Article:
West Virginia Wrestling


by Dr. Bill Welker

...on One Official's Confessions

I have been officiating wrestling matches since my high school days. My scholastic coaches had me referee inter-squad wrestle-offs because I seemed to have a knack for officiating the mat sport.

In 1973, I became a registered official in West Virginia for the first time. During that same year, I was coaching wrestling at Wheeling Central High School. I gave up officiating when I began coaching the mat sport in 1976 at the newly consolidated Wheeling Park High School.

After an exciting and successful four seasons of coaching at Park (ten years coaching in all), I decided to hang up the wrestling room whistle to devote full-time to refereeing the sport I love. I thought I would revolutionize officiating in the area of officiating.

What I really learned, in some ways, taught me the realities of human nature, which humbled me. Allow me to explain.

My forte as a referee is multi-faceted. First off, I had a subtle understanding of who has or doesn't have control in very unusual match predicaments. Secondly, I had an acute sense for out-of-bounds situations, and how to make the correct call. Finally (and you can ask any coach), I was consistent but more importantly, I was fair.

Now for my weakness - and that of all mat officials: STALLING! Like the "balk" in baseball, "traveling" in basketball, and "holding" in football, stalling is such a very subjective call. As for myself, regarding stalling, I would classify myself a moderate to conservative. But the important point is - I was consistent.

So what have I learned over the years as a wrestling official? Well, no matter how many tough (but right) calls I have made over the years, somebody was upset, accusing Bill Welker of cheating or costing their wrestler the match. It didn't bother me a bit; it comes with the stripes.

What does intrigue me is the irrationality of human nature. These same people completely forgot all the mistakes their wrestlers made throughout the bout. Instead they only took into consideration my final decision. Thus it was perceived that I, alone, decided the match. But such is an element of our human nature, which I fully understand.

No matter how much we might know about something, all of us blunder in various facets of our lives, even the great ones. You need only study history and the military miscalculation of America's most beloved Civil War general at Gettysburg- Robert E. Lee - to realize what I am saying.

As for myself, I learned that I was not infallible. Yes, I have made mistakes (as officials in all sports do), but they have always been errors of judgment, and not of integrity.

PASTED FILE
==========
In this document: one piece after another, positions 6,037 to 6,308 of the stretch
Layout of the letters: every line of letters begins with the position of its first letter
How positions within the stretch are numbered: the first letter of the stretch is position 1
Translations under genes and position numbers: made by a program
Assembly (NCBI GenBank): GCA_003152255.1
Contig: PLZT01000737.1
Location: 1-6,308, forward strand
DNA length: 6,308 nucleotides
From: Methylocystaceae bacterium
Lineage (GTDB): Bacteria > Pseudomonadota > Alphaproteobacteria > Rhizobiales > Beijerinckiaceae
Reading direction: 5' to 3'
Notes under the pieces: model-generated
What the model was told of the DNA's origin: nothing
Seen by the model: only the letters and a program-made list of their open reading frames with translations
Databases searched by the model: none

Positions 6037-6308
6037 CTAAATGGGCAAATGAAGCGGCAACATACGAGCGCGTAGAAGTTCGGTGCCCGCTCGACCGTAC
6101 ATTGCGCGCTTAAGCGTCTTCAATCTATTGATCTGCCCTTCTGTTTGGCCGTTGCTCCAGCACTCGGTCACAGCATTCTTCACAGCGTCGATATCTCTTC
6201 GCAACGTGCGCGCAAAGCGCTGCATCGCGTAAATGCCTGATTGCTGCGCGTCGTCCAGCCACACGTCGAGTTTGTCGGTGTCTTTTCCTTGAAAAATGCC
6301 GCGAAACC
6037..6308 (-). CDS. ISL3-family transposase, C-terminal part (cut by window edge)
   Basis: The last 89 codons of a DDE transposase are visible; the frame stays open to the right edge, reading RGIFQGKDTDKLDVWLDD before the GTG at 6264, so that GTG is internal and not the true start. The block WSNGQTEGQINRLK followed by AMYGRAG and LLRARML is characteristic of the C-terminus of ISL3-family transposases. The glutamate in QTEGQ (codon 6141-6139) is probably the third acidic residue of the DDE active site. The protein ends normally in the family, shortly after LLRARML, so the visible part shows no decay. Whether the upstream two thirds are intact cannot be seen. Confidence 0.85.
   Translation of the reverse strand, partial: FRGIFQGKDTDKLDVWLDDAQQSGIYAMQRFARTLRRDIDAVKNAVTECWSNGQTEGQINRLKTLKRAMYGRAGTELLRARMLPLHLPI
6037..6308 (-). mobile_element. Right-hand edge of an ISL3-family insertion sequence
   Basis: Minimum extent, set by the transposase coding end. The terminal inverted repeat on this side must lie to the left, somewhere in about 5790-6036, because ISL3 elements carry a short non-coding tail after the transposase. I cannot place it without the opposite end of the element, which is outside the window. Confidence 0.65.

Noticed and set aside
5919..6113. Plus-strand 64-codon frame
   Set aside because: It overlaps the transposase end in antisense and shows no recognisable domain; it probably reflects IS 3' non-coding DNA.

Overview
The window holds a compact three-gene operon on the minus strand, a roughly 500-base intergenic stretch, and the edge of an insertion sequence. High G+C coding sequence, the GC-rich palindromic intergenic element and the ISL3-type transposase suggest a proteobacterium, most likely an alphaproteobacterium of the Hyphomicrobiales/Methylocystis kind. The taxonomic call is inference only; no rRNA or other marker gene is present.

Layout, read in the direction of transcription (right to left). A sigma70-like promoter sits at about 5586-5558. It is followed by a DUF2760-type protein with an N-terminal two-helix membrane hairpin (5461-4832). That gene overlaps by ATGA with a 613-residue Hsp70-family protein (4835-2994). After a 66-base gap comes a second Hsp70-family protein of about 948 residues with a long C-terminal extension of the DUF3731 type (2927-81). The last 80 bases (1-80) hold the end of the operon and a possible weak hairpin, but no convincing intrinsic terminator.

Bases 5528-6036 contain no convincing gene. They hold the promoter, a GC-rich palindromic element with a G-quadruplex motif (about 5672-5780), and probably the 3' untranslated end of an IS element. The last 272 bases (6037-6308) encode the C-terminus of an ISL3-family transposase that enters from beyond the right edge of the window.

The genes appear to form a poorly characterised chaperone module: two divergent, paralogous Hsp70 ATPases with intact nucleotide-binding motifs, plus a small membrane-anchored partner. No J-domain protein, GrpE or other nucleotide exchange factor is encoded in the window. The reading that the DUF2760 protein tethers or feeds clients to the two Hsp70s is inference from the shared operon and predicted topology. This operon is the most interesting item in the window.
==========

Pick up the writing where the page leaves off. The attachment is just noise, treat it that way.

Because yours truly has no egocentric qualms, I want to share with you one of my biggest blunders as a wrestling referee that occurred years ago.

As some of you might know, I am the WV State Rules Interpreter and Clinician, as well as the supervisor of officials during the WV State Wrestling Championships. I have held this position since 1989. I have also been the rules interpreter of the Ohio Valley Athletic Conference's "all-classes" wrestling tournament for nearly 25 years. Finally, I serve on the National Federation of High School Associations' national wrestling rules committee.

With that said, permit me to share with my readers an instance in which I lost concentration, and failed in my duties as an official. The indiscretion took place in Wheeling, WV at the Park Duals years ago.

In all wrestling tournaments, fatigue often envelopes the wrestling referee during those lengthy afternoon sessions. This was the case for yours truly while officiating my fourth dual meet of the day. Here's what happened.

As I was overseeing the 160 pound weight class, both wrestlers were in the neutral position. Wrestler A attempted a spin behind. At that point, I became fixated on Wrestler B's throat where Wrestler A placed his lower right arm as he spun around his opponent, scoring a takedown.

But I didn't award the points because I was still watching Wrestler B's throat. For five seconds, I was in a "fatigue trance" which we in the officiating ranks call "brain dead." Before I could award the points, Wrestler B spun out of the situation, as both wrestlers careened out of bounds, and the takedown no longer existed. It was too late to award any points.

I messed up.

Immediately, Wrestler A's coach approached the score table for a conference with me. Of course, I knew exactly what he was going to ask - Why didn't you award my boy a takedown?

During those few seconds it took me to walk across the mat to the score table, many lame alibis went through my mind. What would I say to this coach?

As I approached him, I simply said, "Before you say anything, I blew the call, coach. I lost concentration for a few moments and missed the call. It's totally my fault, coach."

Not expecting my admission of guilt, the coach's only response was "Okay, ref, but don't let it happen again."

With that, he walked back to his chair and the match resumed. Nothing more was mentioned regarding the matter the rest of the dual meet.

As the old adage states, "The truth shall set you free."

Editor's Note: A former Pennsylvania State Champion, Dr. Welker is a nationally recognized authority on amateur wrestling who has published hundreds of articles and two best-selling books (The Wrestling Drill Book, 1st & 2nd Editions) on the subject in which 1000s of copies have been sold nationwide. His drill book can be purchased at www.Amazon.com or www.HumanKinetics.com.

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